April 23, 2002

Great article (not available online, but I'll keep an eye out) by Richard Rayner in this week's New Yorker about Oscar Hartzell, the perpetuator of the Francis Drake inheritance scam in the 1920's. Hartzell stole and expanded a long-running scam based on a legend surrounding Sir Francis Drake's will. Hartzell claimed to have unlocked the secret of Drake's inheritance, making him the sole recipient of Drake's massive fortune, which had become unbelievably massive over the past 300 years (compound interest, ya know). All Hartzell needed was some investment money to cover the legal tangles, of which there were, of course, many. He got upwards of 70,000 individual investors, most of whom believed him for years.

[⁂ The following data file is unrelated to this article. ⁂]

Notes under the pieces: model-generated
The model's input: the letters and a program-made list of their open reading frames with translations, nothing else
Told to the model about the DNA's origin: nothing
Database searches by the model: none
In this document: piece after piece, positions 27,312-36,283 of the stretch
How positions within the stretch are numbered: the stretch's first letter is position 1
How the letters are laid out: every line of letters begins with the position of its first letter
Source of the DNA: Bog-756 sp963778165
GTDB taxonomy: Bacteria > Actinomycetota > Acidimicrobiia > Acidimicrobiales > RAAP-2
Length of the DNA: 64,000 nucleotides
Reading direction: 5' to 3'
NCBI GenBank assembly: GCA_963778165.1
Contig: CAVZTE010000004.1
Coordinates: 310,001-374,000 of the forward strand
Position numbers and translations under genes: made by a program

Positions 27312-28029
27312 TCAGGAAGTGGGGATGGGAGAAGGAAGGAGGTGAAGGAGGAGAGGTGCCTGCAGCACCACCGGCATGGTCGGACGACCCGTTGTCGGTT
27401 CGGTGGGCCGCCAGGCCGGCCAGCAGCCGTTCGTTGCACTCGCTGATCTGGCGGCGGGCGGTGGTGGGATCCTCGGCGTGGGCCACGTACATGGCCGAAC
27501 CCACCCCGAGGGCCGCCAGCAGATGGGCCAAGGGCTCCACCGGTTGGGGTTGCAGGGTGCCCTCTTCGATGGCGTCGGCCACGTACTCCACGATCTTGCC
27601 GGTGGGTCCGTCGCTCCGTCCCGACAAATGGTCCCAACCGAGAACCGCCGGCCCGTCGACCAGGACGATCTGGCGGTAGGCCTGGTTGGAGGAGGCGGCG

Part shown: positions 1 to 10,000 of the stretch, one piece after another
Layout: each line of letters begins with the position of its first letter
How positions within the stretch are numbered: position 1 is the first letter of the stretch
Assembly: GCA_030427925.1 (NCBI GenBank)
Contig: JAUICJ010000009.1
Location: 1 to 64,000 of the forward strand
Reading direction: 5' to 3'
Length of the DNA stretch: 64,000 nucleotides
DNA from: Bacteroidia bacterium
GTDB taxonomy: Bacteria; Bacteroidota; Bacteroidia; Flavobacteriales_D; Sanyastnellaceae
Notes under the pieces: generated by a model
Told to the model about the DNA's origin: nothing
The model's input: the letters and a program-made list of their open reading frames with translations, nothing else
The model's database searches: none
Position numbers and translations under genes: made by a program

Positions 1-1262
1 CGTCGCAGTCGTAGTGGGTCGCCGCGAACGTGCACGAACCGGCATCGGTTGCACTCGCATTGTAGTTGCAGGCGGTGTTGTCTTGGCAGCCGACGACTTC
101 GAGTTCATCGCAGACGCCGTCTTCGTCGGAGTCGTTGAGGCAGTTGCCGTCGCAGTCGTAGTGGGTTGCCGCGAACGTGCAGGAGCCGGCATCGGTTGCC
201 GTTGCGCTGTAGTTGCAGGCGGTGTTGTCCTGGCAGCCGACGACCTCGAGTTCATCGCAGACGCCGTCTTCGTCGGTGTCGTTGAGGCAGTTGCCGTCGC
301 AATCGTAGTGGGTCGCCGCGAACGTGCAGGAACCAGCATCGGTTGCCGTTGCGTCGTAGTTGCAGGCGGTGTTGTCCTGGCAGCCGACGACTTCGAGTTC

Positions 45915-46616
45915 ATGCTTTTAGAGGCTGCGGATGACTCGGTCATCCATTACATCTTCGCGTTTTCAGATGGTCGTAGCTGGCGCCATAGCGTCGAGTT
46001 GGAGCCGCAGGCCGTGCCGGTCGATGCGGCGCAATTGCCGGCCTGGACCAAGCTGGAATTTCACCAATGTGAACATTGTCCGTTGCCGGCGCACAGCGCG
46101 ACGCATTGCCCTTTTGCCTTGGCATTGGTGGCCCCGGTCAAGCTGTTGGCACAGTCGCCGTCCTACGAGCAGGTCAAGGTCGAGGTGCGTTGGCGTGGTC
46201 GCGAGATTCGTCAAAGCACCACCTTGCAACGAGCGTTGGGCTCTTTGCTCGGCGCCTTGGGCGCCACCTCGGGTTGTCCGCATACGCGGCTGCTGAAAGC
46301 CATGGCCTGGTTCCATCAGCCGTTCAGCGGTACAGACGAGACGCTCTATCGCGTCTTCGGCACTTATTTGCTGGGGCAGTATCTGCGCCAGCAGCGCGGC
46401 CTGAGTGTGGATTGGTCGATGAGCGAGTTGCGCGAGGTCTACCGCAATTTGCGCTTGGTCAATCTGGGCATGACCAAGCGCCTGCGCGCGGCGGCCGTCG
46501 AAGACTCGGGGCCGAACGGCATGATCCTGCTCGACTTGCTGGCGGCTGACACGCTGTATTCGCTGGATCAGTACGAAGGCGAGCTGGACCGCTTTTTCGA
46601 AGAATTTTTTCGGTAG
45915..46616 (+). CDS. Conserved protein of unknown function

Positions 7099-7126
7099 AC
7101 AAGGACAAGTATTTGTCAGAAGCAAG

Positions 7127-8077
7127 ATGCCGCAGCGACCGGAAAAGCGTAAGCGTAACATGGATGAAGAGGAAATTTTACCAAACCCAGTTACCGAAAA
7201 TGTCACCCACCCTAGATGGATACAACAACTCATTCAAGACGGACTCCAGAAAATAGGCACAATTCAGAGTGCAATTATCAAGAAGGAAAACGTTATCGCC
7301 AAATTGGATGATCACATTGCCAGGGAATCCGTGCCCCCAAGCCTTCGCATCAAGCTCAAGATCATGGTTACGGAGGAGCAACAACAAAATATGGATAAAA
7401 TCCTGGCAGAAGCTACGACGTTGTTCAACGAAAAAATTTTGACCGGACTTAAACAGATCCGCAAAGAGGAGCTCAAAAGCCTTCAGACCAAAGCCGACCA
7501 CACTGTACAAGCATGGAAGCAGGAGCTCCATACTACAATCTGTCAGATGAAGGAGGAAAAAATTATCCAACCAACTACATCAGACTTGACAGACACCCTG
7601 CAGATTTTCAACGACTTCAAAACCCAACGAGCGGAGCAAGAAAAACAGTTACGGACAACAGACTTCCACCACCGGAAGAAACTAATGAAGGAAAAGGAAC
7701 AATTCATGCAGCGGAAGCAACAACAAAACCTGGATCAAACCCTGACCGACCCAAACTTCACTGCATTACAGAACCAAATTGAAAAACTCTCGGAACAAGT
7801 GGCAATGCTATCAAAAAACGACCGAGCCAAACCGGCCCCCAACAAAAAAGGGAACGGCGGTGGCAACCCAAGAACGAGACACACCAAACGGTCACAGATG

What drew my interest about the scam was just how similar it is to the more-recent, ongoing Omega Trust and Trading bank debenture scam. The same massive fortune locked up in some sort of government entanglement, the same magicians with a convincing story of how they unlocked the mystery, the same large groups of people practically begging to throw money into the growing pit. In both cases (and in hundreds more) the scammed became the most rabid supporters of their crooks, forming clubs, protesting, doing anything possible to keep that appointment with the endlessly delayed money train. A cautionary tale definitely worth checking out.
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